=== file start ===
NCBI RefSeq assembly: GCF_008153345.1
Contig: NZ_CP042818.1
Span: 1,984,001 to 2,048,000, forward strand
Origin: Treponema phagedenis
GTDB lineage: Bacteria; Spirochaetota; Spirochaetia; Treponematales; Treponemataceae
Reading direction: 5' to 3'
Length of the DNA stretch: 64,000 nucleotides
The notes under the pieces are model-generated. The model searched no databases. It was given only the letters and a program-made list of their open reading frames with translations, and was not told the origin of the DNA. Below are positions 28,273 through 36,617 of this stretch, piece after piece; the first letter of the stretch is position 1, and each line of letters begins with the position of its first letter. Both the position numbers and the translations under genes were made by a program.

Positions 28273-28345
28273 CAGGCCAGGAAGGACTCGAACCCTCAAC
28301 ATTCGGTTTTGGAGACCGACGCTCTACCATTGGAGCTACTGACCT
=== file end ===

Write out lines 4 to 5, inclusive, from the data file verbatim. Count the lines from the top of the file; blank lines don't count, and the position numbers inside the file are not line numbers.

Origin: Treponema phagedenis
GTDB lineage: Bacteria; Spirochaetota; Spirochaetia; Treponematales; Treponemataceae